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Author Notes:

Corresponding Author: Lilia C. De Jesus, MD, Department of Pediatrics, Wayne State University, Detroit, MI. ldejesus@med.wayne.edu, Tel. 313-7455638, Fax. 313-7455867.

We are indebted to our medical and nursing colleagues and the infants and their parents who agreed to take part in this study.

Data collected at participating sites of the NICHD Neonatal Research Network were transmitted to RTI International, the data coordinating center for the network; which stored, managed and analyzed the data for this study.

The content is solely the responsibility of the authors and does not necessarily represent the official views of the National Institutes of Health.

The authors declare no conflicts of interest.


Research Funding:

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  • Science & Technology
  • Life Sciences & Biomedicine
  • Pediatrics

Outcomes of Small for Gestational Age Infants Born at < 27 Weeks' Gestation

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Journal Title:

Journal of Pediatrics


Volume 163, Number 1


, Pages 55-U436

Type of Work:

Article | Post-print: After Peer Review


Objective: To determine whether small for gestational age (SGA) infants born at <27 weeks gestational age (GA) are at increased risk for mortality, morbidity, and growth and neurodevelopmental impairment at 18-22 months corrected age. Study design: This was a retrospective cohort study from National Institute of Child Health and Human Development Neonatal Research Network's Generic Database and Follow-Up Studies. Infants born at <27 weeks GA between January 2006 and July 2008 were included. SGA was defined as birth weight <10th percentile for GA based on Olsen growth curves. Infants with birth weight ≥10th percentile for GA were classified as non-SGA. Maternal and infant characteristics, neonatal outcomes, and neurodevelopmental data were compared in SGA and non-SGA infants. Neurodevelopmental impairment was defined as any of the following: cognitive score <70 on the Bayley Scales of Infant Development III, moderate or severe cerebral palsy, bilateral hearing loss (with and without amplification), or blindness (bilateral vision <20/200). Logistic regression analysis was applied to evaluate the associations between SGA status and death or neurodevelopmental impairment. Results: The SGA group comprised 385 infants; the non-SGA group, 2586 infants. Compared with mothers of non-SGA infants, mothers of SGA infants were more likely to have a high school education, prenatal care, cesarean delivery, pregnancy-induced hypertension, and antenatal corticosteroid exposure. Compared with non-SGA infants, SGA infants had higher mortality and were more likely to have postnatal growth failure, prolonged mechanical ventilation, and postnatal steroid use. SGA status was associated with increased risk of death or neurodevelopmental impairment (OR, 3.91; 95% CI, 2.91-5.25; P <.001). Conclusion: SGA status in infants born at <27 weeks GA is associated with an increased likelihood of postnatal steroid use, mortality, growth failure, and neurodevelopmental impairment at 18-22 months corrected age.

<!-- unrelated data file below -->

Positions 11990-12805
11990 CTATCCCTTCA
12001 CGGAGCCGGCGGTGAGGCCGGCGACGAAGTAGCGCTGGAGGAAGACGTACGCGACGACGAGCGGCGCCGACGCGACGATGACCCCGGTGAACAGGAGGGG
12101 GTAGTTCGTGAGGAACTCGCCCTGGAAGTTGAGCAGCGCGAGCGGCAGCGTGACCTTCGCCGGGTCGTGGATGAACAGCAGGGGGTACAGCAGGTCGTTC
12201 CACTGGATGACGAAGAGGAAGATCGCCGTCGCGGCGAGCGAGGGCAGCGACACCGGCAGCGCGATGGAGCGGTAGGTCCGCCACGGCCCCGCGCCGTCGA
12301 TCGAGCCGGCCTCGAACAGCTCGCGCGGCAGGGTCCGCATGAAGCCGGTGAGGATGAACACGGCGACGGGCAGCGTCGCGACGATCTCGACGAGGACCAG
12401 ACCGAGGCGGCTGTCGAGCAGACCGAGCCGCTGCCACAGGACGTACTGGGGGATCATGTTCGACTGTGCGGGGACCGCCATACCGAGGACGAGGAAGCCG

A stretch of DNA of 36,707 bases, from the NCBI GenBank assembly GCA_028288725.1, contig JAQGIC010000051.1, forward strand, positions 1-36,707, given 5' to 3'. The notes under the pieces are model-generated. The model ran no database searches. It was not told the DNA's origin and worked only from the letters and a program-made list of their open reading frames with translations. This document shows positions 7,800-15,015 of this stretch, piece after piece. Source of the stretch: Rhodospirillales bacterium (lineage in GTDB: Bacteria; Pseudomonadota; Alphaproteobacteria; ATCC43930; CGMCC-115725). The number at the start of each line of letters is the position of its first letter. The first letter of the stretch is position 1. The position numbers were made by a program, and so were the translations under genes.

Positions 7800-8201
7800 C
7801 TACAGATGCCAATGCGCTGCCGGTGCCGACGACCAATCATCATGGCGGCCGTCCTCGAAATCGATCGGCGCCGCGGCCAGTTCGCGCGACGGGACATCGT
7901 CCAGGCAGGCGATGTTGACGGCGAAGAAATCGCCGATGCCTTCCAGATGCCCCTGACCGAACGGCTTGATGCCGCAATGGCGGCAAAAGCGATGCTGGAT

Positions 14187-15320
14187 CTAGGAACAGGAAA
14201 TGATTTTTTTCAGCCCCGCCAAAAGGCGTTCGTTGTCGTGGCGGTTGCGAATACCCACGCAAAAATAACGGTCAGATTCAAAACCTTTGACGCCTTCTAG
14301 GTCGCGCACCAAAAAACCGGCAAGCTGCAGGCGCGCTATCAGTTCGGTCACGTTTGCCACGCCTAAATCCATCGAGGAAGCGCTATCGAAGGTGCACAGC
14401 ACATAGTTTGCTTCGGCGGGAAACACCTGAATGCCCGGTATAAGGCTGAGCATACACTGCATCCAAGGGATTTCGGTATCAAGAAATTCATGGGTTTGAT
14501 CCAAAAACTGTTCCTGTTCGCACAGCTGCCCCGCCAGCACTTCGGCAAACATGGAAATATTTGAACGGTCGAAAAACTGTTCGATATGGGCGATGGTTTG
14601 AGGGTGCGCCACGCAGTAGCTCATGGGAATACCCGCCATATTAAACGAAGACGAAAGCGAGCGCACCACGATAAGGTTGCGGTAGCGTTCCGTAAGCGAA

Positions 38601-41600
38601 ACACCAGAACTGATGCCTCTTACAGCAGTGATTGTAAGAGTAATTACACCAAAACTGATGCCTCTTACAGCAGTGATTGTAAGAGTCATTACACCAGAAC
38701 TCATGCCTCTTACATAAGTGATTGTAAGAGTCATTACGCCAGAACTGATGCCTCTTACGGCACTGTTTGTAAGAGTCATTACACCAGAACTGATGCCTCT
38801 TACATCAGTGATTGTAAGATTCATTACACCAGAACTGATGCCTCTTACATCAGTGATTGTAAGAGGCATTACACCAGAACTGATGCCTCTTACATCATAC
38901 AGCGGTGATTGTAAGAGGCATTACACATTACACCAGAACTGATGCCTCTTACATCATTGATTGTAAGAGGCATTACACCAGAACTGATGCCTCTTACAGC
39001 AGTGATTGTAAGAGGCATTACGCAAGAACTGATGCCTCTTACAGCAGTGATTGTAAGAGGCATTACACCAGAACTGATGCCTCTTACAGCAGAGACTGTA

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© 2013 Mosby Inc. All rights reserved.

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